‘We thought we’d bring Stanley to them’: Cup taken to Broncos crash site

Chandler Stephenson, a forward with the Washington Capitals, promised to bring the Cup to Humboldt

The Stanley Cup has arrived in the small Saskatchewan city that was devastated by a fatal junior hockey bus crash that killed 16 people.

Chandler Stephenson, a forward with the NHL champion Washington Capitals, promised to bring the Cup to Humboldt to recognize the community’s strength and resilience.

But first the Cup made a stop at the rural highway crossing where the Broncos team bus and a transport truck collided in April.

A tweet from Philip Pritchard, official keeper of the trophy, shows the Cup sitting in the middle of a makeshift memorial composed of hockey sticks, crosses, flowers and flags.

“While their Stanley Cup dreams went unfulfilled, we thought we’d bring Stanley to them. God Bless,” reads Pritchard’s tweet.

Some of the 13 survivors met privately with Stephenson this morning before the Cup was shown to the public.

Stephenson, originally from Saskatoon and wearing a green “Humboldt Strong” T-shirt, was escorted by the RCMP as he carried the Cup into Elgar Petersen Arena.

A selection of different games and activities along with a giant blowup Broncos jersey were on display outside the rink.

Stephenson is being joined by more than a dozen current and former professional players for Humboldt Hockey Day.

It was organized by the National Hockey League and the National Hockey League Players’ Association to celebrate the city of 6,000.

Two of Stephenson’s friends — Brayden Camrud and Kaleb Dahlgren — are among the survivors.

“The community deserves to have a good day,” Stephenson told The Associated Press. “We’re not trying to be saviours by any means, because nothing can replace a life. We’re just trying to make it as positive a day as we can and hopefully put some smiles and some laughs on some people’s faces.”

Ryan McKenna, The Canadian Press

Like us on Facebook and follow us on Twitter.

Just Posted

Fires still burning near Telegraph Creek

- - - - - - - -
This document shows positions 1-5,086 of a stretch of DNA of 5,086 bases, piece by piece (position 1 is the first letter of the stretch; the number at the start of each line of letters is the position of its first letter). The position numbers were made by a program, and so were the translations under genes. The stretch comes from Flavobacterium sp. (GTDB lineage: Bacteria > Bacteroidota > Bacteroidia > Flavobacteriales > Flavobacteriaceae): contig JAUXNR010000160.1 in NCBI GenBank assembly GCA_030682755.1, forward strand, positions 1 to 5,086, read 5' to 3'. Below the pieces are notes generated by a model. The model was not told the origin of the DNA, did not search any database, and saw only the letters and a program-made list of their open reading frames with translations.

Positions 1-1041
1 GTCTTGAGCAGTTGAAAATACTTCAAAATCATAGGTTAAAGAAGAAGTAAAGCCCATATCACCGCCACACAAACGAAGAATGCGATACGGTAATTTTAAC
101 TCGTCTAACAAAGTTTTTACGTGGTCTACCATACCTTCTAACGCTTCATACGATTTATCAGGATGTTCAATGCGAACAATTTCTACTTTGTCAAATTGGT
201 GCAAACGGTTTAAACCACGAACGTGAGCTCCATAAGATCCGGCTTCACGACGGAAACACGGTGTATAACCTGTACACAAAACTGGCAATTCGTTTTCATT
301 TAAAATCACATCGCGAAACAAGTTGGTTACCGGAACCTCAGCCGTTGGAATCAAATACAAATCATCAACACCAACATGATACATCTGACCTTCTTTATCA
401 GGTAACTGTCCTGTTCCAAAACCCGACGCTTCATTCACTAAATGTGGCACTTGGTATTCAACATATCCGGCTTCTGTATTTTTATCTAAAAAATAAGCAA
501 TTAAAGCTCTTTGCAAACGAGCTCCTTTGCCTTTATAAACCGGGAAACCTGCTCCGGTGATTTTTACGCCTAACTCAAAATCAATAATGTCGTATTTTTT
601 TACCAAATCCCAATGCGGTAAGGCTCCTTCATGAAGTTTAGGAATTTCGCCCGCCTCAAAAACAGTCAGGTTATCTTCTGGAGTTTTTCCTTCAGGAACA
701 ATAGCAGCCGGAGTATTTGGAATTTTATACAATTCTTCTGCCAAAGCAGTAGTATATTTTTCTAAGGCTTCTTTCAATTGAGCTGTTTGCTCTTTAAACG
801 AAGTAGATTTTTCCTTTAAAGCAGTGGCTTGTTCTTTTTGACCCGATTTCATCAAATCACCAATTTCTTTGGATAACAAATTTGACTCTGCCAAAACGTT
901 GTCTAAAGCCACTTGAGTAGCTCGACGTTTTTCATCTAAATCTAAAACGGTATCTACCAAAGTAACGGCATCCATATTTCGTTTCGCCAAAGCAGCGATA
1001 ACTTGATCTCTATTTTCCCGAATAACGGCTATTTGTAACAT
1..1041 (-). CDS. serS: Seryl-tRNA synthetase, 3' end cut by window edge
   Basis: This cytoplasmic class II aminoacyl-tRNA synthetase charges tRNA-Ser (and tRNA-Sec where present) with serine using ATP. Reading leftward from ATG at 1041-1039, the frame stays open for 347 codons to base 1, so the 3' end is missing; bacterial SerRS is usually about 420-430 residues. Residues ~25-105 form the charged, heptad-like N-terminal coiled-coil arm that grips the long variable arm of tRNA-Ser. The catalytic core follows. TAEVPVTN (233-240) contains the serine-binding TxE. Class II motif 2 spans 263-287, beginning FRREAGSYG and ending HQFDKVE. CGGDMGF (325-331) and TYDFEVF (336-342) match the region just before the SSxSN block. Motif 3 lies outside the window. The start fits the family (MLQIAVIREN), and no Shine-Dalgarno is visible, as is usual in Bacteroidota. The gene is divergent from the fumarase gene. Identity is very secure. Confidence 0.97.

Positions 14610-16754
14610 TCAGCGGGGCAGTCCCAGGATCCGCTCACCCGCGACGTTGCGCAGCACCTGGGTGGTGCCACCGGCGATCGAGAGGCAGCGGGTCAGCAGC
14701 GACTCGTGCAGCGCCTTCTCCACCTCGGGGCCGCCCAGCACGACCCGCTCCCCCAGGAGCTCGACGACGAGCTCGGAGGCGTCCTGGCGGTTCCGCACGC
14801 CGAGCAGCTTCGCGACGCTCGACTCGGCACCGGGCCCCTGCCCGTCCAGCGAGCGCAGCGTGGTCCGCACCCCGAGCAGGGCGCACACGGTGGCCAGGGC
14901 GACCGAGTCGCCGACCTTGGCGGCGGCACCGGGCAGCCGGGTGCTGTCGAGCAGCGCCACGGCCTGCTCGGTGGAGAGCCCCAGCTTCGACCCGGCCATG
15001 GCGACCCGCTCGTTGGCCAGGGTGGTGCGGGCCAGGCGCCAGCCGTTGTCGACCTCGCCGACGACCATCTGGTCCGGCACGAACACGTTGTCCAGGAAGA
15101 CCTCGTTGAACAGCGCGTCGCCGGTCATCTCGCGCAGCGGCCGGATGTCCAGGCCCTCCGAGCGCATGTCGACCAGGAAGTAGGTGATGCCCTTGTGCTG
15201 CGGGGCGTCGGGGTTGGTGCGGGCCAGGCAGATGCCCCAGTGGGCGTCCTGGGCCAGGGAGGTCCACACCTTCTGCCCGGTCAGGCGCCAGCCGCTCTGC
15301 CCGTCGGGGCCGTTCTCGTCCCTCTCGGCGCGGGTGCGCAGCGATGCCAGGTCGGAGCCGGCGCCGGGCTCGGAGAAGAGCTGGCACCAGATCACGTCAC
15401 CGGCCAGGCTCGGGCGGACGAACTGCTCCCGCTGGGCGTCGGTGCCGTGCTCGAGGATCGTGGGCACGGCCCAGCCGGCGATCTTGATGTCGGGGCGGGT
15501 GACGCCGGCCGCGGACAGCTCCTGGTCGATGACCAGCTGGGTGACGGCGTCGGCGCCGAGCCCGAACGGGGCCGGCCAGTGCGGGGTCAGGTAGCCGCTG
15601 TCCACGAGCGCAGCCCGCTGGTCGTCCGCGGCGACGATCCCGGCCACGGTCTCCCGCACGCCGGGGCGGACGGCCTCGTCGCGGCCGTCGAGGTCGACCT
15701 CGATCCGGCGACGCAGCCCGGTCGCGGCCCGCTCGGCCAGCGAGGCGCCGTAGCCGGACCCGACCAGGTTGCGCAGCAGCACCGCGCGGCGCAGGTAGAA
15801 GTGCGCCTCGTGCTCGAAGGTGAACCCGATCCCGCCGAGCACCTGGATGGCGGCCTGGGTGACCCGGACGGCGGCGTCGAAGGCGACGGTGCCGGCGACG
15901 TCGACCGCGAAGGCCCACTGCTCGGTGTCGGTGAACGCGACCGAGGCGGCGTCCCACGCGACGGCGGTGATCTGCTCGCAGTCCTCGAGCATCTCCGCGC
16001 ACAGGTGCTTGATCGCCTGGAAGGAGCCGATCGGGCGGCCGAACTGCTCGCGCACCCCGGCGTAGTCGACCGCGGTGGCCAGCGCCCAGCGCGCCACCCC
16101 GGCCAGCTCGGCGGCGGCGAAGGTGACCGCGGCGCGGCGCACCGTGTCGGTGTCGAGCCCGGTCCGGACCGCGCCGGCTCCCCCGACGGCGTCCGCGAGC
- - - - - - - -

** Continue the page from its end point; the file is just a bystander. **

BC Wildfire Service assures residents of a proactive plan heading into wildfire season

Northwest entrepreneurs pitch their plans for cash prizes

ThriveNorth announces 12 finalists in this year’s business challenge

Gas prices spike in northern B.C. ahead of the long weekend

Fuel went up 17 cents overnight in Prince Rupert

Stellar musicians, performers recognized at 54th Pacific Northwest Music Festival

More than 150 awards, scholarships given out to Northwest B.C. participants

Cyclist braking stigma on addiction from coast to coast

Mathew Fee aims at world record for longest distance on BMX bike while sharing his story of recovery

VIDEO: Alberta man creates world’s biggest caricature

Dean Foster is trying to break the world record for a radio show contest

Flooding, climate change force Quebecers to rethink relationship with water

Compensation for victims of recurring floods limit to 50% of a home’s value, or a maximum of $100,000

Storms blast South, where tornadoes threaten several states

9.7 million people in the Carolinas and Virginia at a moderate risk of severe weather

Private cargo ship brings Easter feast to the space station

There are three Americans two Russians and one Canadian living on the space station

Notre Dame rector: “Computer glitch” possible fire culprit

The fire burned through the lattice of oak beams supporting the monument’s vaulted stone ceiling

Northwest B.C. leaders divided over oil tanker ban

Senate hearings in Prince Rupert and Terrace show Bill C-48 is at a crossroads

Should B.C. lower speed limits on side roads to 30 km/h?

Vancouver city councillor wants to decrease speed limits along neighbourhood side roads

Lawsuit eyed over union-only raise for B.C. community care workers

‘Low-wage redress’ leaves 17,000 employees out, employers say

Landlord of alleged Okanagan shooter recounts deadly day

Tony Friesen was working in one of the units of his Penticton building when he heard shots

Most Read